You can’t get what you want, ’til you know what you want.  Joe Jackson had a hit song based on this truth, and nowhere is this idea more important than in phrasing music.

Your phrasing is determined by your ideas about the meaning of the music.  The meaning then determines how you should phrase specific sections.

All of this decision-making happens before you actually play the music.  You must decide ahead of time how you want to sound.  First, you imagine the perfect phrasing that will capture the meaning you want to bring out.  You’ll actually hear this sound in your mind.  Then, you’ll play your instrument, copying the perfect way of playing that developed in your mind.

It’s never the other way around.  You very rarely will accidentally play something that is phrased just the way you want it.  And, if this does happen, you’ll have to somehow remember the phrasing idea for the next time you play.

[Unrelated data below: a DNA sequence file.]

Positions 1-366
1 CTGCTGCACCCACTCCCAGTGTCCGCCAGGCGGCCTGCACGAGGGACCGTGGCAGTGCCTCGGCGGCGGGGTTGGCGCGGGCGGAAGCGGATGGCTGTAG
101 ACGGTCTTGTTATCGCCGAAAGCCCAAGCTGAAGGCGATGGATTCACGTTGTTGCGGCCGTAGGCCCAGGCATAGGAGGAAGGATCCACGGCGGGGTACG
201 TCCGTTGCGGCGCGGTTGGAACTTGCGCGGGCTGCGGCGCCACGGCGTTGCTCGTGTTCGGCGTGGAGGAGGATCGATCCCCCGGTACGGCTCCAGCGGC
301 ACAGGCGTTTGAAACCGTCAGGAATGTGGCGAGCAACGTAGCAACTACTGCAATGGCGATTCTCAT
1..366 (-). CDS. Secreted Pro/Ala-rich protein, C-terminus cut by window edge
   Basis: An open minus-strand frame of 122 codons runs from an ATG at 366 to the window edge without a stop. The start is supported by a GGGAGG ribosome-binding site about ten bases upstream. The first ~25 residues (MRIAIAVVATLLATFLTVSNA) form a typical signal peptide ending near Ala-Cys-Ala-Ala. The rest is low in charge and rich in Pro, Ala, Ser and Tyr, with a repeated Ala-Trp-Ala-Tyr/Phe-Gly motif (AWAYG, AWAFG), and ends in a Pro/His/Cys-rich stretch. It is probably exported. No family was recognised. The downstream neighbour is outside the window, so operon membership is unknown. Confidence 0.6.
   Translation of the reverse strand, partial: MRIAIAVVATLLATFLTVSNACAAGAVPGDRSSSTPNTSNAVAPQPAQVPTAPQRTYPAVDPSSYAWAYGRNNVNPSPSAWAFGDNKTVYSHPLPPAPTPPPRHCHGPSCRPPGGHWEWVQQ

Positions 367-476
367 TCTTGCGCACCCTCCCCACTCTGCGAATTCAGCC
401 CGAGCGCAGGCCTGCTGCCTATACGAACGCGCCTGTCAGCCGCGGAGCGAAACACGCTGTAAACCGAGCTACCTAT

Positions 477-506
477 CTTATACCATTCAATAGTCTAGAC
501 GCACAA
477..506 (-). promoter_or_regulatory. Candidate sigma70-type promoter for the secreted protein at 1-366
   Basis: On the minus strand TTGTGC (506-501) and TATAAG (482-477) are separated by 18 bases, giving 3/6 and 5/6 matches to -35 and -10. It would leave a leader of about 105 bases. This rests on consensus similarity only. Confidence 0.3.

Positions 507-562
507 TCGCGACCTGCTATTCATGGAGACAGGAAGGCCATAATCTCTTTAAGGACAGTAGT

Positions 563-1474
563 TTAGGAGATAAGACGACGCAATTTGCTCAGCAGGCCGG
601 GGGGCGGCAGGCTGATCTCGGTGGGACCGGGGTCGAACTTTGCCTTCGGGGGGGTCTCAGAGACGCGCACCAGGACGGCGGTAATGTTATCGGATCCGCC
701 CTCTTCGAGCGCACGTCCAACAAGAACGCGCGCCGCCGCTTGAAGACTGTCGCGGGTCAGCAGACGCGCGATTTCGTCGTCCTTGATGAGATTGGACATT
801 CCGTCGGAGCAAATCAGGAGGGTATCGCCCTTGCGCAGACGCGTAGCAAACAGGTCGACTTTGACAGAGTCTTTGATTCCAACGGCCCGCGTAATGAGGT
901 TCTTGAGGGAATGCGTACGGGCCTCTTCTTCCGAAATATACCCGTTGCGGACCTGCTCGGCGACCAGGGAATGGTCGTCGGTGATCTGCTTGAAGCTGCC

Don’t count on this accidental process as you prepare your music.  It’s better to plan how you’ll sound.

Phrasing is really a three-step process:

1.  Think:  Conjure up the perfect sound for each section of music.  Hear the phrasing in your mind just the way you would like to hear it come out of your instrument.

2.  Plan: Decide what you will do technically to create the sounds you hear in your mind.

3.  Play: Begin playing your instrument, focusing on the technical issues that will bring out the phrasing.

It seems too easy, but this system really works.

Think.  Plan.  Play.

When you start in your mind and then move to your instrument, you will have more control.  You’ll be able to bring out phrasing in a new way, and you’ll have a heightened sense of how to play.  It’s a bit like playing along to a recording, copying another musician’s ideas.

Only, in this case, the recording is in your mind!

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